Courtesy of Tufts.
Psychologists say that it is human nature to be negative - a sort of survival mechanism. But a mind steeped in negativity, such as mine, will only worsen one's survival chances.
I think we should all develop a more positive mindset to exams if we have not done so already. Here’s some mind-changing suggestions that I have found inspirational.
Picture yourself getting a big fat A and visualize this over and over in vivid detail. If you maintain a positive, 'I can do it' attitude building up to your exams, your stress will be transformed into positive energy that can be harnessed to enhance your performance.
View the exam as a time-bound project of 90 days. Look forward to the fun and challenge in store on completion
It’s only an exam! You’re not going to die. Your family will not get kidnapped and tortured if you fail. And there’s always the resit!
An exam is simply an opportunity to show what you know.
Exams are designed to HELP you, and provide the lecturers with feedback so they can help you further.
Think of an exam as a game - against the examiner - which could be won or lost.
You will be just the same person before and after the exam. Exams don’t measure anything really important about you.
You have had a number of successes already and have actually passed many exams - hold on to that. Focus on the positive aspects of the past rather than the negative ones, as this will spur you on to yet more successes.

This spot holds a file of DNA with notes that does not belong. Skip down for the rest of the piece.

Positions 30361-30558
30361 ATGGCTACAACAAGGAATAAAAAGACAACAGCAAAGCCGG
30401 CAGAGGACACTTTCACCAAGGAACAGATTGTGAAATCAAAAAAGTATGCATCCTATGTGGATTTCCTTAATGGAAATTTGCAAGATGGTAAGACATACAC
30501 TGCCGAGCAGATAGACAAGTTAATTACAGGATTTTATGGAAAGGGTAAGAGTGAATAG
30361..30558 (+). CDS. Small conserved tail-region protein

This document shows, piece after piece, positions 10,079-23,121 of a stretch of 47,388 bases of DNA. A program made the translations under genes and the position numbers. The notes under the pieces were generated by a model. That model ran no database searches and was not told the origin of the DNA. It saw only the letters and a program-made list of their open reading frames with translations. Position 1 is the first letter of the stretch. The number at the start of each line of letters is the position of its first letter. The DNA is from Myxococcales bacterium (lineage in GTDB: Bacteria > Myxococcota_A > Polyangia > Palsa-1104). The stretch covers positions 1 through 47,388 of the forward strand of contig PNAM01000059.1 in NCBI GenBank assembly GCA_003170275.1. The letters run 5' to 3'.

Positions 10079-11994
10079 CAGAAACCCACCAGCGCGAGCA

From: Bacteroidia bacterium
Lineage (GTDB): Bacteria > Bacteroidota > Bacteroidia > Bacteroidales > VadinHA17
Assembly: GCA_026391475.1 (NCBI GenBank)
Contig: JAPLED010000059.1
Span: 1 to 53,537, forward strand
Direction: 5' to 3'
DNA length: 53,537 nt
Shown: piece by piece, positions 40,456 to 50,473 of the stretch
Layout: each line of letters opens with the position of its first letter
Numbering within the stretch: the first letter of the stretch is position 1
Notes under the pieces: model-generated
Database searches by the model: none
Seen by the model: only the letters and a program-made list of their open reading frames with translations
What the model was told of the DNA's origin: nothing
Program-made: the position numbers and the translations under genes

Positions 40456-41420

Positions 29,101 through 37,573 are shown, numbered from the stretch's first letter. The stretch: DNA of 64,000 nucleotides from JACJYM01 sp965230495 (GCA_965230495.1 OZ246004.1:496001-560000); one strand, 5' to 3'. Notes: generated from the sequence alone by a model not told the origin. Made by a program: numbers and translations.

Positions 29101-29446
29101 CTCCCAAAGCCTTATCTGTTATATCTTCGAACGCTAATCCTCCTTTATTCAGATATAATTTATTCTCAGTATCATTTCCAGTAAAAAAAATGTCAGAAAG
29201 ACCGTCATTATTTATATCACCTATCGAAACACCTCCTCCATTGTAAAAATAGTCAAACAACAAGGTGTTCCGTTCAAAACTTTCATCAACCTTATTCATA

When we become anxious we begin to have negative thoughts ('I can't answer anything', 'I'm going to panic' etc). If this is happening, halt the spiralling thoughts by mentally shouting 'STOP!'. Or picture a road STOP sign, or traffic lights on red. Once you have literally stopped the thoughts, you can continue planning, or practise a relaxation technique.
Use a mantra
Derived from meditation, a mantra is a word or phrase which you repeat to yourself. Saying something like 'calm' or 'relax' under your breath or in your head, over and over again, can help defuse anxiety.
Looking out of the window, noticing the number of people with red hair, counting the number of desks in each row... all help to distract your attention from anxious thoughts and keep your mind busy. Mental games such as making words out of another word or title, using alphabetical lists etc are all good forms of distraction.
It can help to carry or wear something with positive associations with another person or place. Touching this bridging object can be comforting in its own right, then allow yourself a few minutes to think about the person or situation which makes you feel good. This can have a really calming effect.
In exam anxiety or panic we often give ourselves negative messages, 'I can't do this' 'I'm going to fail' 'I'm useless'. Try to consciously replace these with positive, encouraging thoughts: 'This is just anxiety, it can't harm me', 'Relax, concentrate, it's going to be OK', 'I'm getting there, nearly over'.